Getting back to Bukowski, why is it that in a country such as ours [Peru] a writer like him never appears or appears only most rarely? I mean a writer who writes with “his guts,” whatever comes to mind, in the most direct, brutal, and vulgar way, without any self-censorship (saying Nixon is a piece of shit, Bernard Shaw a cretin, Genet a little woman, Shakespeare a bore, and so on), without the slightest pretension of the man of letters or the subtle thinker, and without accepting any convention (literary, moral, civic, and so on)? It’s apparently inexplicable. It could be explained that it would be difficult for a writer of this sort to emerge in France, for example, because it’s a country with a pure literary tradition, where whoever devotes himself to writing already has all the models in his head and has had rhetoric beaten into him since elementary school and has also received a language chewed over or refined over centuries of collective work and with which it’s difficult to do anything new. This is not the case in Peru, where it’s theoretically possible to get to literature (to write) by non-established or uncommon ways, which would permit Bukowskian forms of writing. The reasons for this phenomenon are complex. Several come to mind: literature in Peru is reserved for the élite, for people who have been to university, with all that that implies. Whoever hasn’t been to university or at least high school doesn’t write simply because he’s never learned to read and write. The U.S., on the other hand, allows for the assimilation of literature and a cultural apprenticeship outside the confines of school. Besides that, there’s another element: the lack of roots. No matter how underdeveloped Peru may be, its population is more deeply rooted in society, through misery, mediocrity, prosperity, or riches. We don’t have that demographic mass of immigrants or children of not yet integrated immigrants who are looking for cultural roots and, unable to claim any, are freer. All this is horribly explained. But I understand myself and that’s what matters to me now. In our environment, a Bukowski-type literature has no ticket, because before starting out to write you have to have learned a lot of things, among them belles-lettres and other idiocies. There’s neither a place nor an audience for those on the margins of these standards. With us, everybody wants to “write well,” to show, to prove that things can be done as well as or better than in other places. Dependence, imitation, performance. The writer has to be knowledgeable, clever, know it all, be a show-off. One writes par rapport à other literatures or a certain commonly accepted notion of literature rather than par rapport à oneself.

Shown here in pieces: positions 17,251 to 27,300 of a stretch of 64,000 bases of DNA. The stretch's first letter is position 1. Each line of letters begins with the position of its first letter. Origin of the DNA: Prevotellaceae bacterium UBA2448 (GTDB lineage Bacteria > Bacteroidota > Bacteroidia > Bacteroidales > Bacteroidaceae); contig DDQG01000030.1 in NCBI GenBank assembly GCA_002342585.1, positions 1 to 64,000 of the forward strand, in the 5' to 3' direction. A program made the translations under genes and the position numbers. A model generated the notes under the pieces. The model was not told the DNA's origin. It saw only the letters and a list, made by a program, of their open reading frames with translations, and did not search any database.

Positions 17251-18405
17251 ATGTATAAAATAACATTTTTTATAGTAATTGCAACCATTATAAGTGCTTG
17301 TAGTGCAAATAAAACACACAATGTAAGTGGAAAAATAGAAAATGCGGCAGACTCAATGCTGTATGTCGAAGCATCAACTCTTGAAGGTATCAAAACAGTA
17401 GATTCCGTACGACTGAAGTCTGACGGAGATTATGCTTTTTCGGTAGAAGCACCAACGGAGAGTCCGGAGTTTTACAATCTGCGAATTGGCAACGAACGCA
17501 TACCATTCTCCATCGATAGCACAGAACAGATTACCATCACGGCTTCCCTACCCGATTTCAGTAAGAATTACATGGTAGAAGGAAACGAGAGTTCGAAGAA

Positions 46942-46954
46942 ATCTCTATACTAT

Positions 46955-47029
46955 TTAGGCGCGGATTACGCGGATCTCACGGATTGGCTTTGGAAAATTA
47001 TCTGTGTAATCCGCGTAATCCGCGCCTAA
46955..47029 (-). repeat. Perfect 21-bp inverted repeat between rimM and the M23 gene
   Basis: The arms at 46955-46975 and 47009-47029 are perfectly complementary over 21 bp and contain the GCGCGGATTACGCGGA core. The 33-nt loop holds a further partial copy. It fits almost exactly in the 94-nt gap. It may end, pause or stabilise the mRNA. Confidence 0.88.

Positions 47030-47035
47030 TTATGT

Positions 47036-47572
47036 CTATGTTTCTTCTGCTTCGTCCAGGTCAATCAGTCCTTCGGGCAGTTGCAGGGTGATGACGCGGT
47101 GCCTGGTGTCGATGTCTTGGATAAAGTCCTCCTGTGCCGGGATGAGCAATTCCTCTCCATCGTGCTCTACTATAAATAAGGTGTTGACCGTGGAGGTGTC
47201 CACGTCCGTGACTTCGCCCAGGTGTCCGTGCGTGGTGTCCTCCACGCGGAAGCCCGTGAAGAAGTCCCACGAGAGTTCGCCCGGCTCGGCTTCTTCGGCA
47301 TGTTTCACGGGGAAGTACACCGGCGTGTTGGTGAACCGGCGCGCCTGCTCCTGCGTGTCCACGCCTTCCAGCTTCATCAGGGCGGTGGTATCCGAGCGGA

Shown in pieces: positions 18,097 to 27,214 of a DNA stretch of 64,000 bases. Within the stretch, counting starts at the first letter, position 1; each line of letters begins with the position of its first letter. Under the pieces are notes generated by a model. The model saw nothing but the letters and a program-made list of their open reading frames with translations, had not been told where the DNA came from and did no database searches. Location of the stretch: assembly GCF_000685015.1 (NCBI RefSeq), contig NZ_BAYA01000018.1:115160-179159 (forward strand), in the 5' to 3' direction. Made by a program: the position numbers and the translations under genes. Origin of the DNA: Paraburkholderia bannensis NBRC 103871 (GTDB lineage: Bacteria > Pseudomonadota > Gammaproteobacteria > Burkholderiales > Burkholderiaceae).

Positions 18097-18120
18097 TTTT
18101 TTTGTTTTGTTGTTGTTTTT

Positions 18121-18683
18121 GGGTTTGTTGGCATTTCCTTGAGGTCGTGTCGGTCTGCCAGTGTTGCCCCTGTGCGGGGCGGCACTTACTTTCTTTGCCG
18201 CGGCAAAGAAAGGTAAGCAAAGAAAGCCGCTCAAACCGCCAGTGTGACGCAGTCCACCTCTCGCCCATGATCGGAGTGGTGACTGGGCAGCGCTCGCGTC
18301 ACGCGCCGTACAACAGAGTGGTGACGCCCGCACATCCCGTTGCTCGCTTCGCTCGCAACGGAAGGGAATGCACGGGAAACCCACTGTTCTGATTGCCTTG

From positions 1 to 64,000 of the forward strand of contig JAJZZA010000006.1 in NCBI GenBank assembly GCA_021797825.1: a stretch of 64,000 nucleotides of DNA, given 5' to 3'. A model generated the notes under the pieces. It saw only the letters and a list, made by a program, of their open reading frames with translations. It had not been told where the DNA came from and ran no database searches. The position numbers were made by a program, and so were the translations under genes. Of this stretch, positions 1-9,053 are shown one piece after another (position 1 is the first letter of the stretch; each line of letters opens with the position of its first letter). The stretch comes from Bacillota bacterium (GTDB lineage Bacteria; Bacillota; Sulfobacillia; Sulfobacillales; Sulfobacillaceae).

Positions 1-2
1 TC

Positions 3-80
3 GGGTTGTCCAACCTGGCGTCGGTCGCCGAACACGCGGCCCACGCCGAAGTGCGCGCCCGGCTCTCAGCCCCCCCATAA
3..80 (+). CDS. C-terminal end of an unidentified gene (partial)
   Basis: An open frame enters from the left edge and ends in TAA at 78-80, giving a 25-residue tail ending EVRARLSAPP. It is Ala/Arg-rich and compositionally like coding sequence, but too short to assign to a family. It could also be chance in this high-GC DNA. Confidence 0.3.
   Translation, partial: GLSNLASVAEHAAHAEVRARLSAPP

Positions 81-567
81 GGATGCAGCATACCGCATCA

With what I say here I’m not defending Bukowski’s literature, not at all. It’s fine with me if people write that way, but also in another way. I in any case—who will never attain a fraction of B.’s audience—will never write that way. For the reasons I’ve mentioned and for others. What Bukowski writes is impressive, but reading him exhausts you. There’s no more than what’s said. His discourse fits precisely over his meaning. There aren’t those fissures, the unsaid, that which is silenced or repressed, the merely insinuated, which to me give writing its breadth and its meaning. Also, no desire for transcendence, to rise above instinct, above the immediate, the bestial, the ordinary. The beefsteak in your face and that’s it. We all know that man is a beast, as Pascal said, but he also said that he’s an angel. B.’s angel has paper wings and plays baseball. I don’t believe in angels with paper, flesh, or aluminum wings, but I do believe in the need to soar over the vulgar when writing and to seek something other than the hyper-realistic summary of our much too familiar miseries.
--Julio Ramón Ribeyro, La tentación del fracaso (26 September 1978)